AUBURN — A last-minute robocall paid for by a Nevada man targets District Attorney Andrew Robinson with allegations of unethical activity that the prosecutor said are not true.

Robinson said Tuesday morning he’s frustrated there’s no easy way to respond to the robocalls that have smeared him to many voters in Androscoggin, Franklin and Oxford counties, as those voters head to the polls today to decide the district attorney race.

Every aspect of the allegations raised in the call are untrue, Robinson said.

The caller on the robocall identified himself as Kevin Grundy, a former Farmington man convicted of stalking in 2006, according to Robinson.

A call to Grundy was not immediately returned.

According to Sun Journal archives, in July 2005, Grundy was charged with stalking and harassment in Farmington. In the robocall, Grundy accused Robinson of falsely charging him for personal interests.

Republican challenger Seth Carey has sent text messages to voters via their cellphones in the last hours of the campaign as well. It contained some of the same unproven allegations.

At the polls Tuesday, Carey said that, “when government officials abuse their power and falsely charge people with crimes this happens and it should. Sometimes you pick on the wrong person and he has power, too.”

One of the charges made by Carey is that Lewiston Police Chief Brian O’Malley blames Robinson for an alleged increase in violent crime.

O’Malley said Tuesday he never talked with Carey about the issue until he confronted the candidate at Longley Elementary School as voters went in and out of the polling place.

He said he introduced himself to Carey “as he had no idea who I was. I advised him that I have never spoken with him about violent crime or that the current DA was the cause of the increase of violent crime.”

O’Malley said Carey told him he’d heard the chief had made the charge. O’Malley again denied ever saying it.

“I have known DA Robinson for over 15 years and I have found him to be a hardworking, level-headed prosecutor,” O’Malley said.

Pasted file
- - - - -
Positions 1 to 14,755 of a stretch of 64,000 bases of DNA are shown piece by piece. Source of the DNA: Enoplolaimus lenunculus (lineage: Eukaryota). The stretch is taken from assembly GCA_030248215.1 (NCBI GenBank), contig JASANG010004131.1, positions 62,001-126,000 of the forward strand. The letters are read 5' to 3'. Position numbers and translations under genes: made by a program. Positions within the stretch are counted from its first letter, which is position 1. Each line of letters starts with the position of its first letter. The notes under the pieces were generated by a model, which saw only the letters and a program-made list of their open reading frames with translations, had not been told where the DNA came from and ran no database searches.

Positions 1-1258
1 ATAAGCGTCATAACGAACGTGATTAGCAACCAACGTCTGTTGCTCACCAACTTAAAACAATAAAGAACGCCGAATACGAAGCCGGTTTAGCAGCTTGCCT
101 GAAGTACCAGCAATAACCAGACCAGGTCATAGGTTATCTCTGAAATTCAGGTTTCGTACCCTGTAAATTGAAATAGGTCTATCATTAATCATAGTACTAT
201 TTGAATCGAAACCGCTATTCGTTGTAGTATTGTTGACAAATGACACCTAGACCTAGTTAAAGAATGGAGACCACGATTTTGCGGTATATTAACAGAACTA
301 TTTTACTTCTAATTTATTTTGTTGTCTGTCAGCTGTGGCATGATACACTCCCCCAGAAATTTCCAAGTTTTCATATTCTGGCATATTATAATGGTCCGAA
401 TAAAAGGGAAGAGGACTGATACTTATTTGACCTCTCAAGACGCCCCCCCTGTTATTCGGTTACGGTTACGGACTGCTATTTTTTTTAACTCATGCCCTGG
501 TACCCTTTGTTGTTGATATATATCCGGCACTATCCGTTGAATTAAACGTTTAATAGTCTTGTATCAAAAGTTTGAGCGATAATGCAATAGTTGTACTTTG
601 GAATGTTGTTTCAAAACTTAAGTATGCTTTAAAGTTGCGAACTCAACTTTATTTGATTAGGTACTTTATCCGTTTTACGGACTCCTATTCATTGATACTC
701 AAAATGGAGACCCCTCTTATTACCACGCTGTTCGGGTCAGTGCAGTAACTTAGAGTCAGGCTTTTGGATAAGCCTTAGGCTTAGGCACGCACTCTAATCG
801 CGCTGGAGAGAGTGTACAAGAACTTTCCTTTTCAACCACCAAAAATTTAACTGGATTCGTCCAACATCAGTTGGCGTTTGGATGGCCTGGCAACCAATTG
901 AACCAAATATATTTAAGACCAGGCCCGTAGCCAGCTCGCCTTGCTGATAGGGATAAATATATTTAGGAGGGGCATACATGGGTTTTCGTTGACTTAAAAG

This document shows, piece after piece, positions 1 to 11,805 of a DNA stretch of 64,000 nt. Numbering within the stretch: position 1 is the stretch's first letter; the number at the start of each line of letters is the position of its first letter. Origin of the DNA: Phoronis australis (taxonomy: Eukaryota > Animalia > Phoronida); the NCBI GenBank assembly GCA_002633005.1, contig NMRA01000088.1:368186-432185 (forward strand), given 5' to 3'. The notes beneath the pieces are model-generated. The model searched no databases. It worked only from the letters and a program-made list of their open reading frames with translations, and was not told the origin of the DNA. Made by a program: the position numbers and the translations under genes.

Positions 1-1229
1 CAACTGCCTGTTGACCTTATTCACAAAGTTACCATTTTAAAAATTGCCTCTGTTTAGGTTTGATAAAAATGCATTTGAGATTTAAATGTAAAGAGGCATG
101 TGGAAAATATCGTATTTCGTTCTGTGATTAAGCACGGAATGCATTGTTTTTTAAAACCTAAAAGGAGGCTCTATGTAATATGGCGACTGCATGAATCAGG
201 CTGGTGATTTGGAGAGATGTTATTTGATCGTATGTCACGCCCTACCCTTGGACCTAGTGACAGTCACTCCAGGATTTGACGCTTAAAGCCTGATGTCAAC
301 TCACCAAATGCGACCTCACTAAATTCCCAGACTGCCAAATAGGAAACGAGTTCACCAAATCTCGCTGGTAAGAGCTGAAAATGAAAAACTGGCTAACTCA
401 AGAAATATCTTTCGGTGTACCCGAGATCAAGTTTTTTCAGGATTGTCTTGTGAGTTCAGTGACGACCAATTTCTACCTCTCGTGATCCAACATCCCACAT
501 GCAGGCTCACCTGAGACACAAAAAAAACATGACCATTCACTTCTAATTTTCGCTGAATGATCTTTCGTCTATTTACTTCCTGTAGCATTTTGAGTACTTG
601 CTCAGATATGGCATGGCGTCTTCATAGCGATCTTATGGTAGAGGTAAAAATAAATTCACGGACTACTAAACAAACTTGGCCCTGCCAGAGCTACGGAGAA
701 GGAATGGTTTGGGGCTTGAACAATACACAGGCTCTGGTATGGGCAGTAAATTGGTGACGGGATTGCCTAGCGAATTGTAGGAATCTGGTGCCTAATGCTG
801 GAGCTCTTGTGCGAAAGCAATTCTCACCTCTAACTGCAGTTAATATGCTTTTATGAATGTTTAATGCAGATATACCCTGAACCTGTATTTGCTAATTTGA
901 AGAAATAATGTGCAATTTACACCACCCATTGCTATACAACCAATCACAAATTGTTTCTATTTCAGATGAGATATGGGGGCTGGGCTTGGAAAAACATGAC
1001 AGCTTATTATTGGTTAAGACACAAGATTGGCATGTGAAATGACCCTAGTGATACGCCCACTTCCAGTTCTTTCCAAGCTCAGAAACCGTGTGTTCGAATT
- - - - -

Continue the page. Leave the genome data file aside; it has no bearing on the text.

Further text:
“Under his proven direction and leadership, his office works hard to further public safety in our community. DA Robinson is approachable and has worked hard to modernize his office,” the chief said.

O’Malley said that because of his position he doesn’t get involved in politics “but I was taken aback when I learned of Carey’s robocalls and text messages.”

Grundy tried to take out a political advertisement in the Sun Journal that made some of the same charges, but the the paper refused to publish it.

In a note to the newspaper, Grundy said Robinson “is bad news and with or without the support of the Sun Journal I am going to expose him for the sneaky and dirty guy that he is.”

Robinson, standing at the polls shaking hands with voters, said he reached out to the Sun Journal because “I don’t have another forum to address it” in a timely way.

Robinson is engaged in a re-election fight with Carey, whose law license has been suspended and who faces possible loss of his ability to practice law as early as next week, when he is scheduled for a hearing on possible sanctions for unprofessional conduct.

The robocaller told voters to vote against Robinson.

Robocalls have become a common political tactic, with recordings, normally by prominent people or politicians, played to whoever answers a phone in a particular area.